4. DigiFarm: Founded by Safaricom, a telecommunication firm in Kenya, DigiFarm allows farmers to connect directly with bulk produce buyers, credit providers and cheaper agronomic materials. DigiFarm arranges deals with buyers for small farmers. These deals are more beneficial than the deals farmers use to make with traditional brokers. More than 40,000 farmers utilize the application. The app allows smallholder farmers to analyze the market of their produce. Additional services DigiFarm provides its users are insurance for weather-related incidents, loss management and recommendations on how to increase yields. Projections estimate that if success continues, DigiFarm will represent 10% of annual ag-business affairs in Kenya. Before DigiFarm’s assistance many farmers could not afford supplies but with DigiFarm’s help, many small farmers can now run successful operations.

How Agri-Tech Alleviates Poverty in Kenya

The World Bank states that an increase in agriculture technology will assist Kenya in meeting its rising food demand, whilst elevating farmers in Kenya from poverty. As smaller farmers utilize more agri-tech, their production will increase leading to a rise in income for themselves and also a rise in food production for the country. Increasing agriculture productivity through agricultural technology will not only increase food supply but will also increase the number of jobs available in both the agriculture and technology sectors.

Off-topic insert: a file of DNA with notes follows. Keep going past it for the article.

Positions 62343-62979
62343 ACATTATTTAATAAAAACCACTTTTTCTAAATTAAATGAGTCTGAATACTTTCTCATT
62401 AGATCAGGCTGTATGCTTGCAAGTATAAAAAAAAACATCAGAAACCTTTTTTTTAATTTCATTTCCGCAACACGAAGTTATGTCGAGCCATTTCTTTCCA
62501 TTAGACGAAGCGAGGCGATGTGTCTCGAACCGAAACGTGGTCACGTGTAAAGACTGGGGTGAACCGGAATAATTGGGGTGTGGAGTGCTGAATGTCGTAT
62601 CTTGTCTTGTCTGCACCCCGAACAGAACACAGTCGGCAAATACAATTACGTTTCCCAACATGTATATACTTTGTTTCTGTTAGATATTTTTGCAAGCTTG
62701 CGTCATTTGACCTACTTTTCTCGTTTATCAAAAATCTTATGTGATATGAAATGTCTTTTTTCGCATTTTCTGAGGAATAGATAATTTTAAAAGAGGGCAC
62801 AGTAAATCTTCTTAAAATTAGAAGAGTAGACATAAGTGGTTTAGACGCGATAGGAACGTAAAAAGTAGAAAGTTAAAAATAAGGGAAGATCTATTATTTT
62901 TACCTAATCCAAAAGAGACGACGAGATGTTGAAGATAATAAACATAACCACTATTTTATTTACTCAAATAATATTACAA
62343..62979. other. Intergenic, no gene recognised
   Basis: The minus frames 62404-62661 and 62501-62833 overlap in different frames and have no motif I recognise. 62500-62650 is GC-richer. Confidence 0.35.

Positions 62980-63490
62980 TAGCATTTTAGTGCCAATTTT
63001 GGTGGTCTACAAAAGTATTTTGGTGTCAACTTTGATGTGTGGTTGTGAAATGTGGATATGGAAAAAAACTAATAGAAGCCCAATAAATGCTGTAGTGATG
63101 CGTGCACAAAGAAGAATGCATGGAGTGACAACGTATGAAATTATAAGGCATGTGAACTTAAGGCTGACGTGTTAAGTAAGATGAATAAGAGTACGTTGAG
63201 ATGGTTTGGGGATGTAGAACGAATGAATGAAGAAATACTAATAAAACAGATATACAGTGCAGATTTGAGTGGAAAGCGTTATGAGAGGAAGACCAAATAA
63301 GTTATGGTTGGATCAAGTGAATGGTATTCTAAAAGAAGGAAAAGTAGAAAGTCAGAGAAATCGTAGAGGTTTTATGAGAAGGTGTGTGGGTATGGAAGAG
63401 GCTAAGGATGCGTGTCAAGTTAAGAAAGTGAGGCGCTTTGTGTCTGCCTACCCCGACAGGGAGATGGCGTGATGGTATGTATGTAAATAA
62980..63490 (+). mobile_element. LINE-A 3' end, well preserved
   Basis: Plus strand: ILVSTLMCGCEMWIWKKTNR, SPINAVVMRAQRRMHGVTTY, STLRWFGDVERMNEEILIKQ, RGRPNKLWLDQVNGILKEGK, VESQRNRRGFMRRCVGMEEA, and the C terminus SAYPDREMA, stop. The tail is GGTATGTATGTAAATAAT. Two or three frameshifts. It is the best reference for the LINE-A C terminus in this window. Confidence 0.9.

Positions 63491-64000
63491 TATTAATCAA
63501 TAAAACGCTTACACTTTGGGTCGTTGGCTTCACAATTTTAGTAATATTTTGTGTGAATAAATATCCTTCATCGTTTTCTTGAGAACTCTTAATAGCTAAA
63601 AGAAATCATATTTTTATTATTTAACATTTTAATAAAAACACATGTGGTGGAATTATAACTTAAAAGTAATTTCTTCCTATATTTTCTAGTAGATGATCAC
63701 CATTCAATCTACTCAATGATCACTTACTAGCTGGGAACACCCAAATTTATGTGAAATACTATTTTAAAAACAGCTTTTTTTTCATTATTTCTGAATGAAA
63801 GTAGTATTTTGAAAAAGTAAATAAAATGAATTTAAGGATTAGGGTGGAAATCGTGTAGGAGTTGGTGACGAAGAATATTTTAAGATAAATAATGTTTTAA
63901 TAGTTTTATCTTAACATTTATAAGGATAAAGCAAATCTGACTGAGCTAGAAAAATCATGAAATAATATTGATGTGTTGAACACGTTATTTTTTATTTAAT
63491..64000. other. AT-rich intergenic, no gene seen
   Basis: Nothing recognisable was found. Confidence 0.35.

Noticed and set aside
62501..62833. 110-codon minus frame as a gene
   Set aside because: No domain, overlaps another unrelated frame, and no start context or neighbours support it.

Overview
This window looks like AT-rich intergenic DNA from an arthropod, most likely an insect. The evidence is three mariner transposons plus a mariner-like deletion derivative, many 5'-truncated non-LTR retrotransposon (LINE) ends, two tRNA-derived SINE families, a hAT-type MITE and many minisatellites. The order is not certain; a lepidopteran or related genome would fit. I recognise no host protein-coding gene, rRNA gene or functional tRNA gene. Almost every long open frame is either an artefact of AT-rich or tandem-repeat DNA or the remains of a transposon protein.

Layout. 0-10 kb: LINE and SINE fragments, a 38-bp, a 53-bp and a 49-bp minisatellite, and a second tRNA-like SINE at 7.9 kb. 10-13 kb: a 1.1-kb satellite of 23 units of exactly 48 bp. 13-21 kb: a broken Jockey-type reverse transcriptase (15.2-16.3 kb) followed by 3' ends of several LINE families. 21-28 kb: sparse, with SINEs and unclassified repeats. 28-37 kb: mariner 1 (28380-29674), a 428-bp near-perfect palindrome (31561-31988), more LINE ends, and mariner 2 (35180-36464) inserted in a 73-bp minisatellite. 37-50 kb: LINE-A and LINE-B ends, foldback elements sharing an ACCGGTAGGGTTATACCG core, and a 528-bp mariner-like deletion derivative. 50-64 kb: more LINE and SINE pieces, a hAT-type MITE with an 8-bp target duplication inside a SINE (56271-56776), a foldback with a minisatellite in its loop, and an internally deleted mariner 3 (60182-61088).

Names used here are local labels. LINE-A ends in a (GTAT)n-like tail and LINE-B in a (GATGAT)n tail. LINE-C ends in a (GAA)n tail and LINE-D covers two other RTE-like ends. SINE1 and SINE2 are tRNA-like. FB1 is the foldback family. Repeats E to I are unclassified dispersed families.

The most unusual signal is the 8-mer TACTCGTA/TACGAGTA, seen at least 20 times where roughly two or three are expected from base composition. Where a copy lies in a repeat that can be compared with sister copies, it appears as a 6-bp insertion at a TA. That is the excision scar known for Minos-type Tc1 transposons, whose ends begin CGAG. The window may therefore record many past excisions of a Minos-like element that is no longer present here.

These agricultural technology applications are a game-changer for smallholder Kenyan farmers. They have the potential to create economic growth in the agriculture and technology industry. The creation of virtual marketplaces and agri-tech platforms will ultimately lead to prosperity in Kenya.

– Bailey Lamb
Photo: Flickr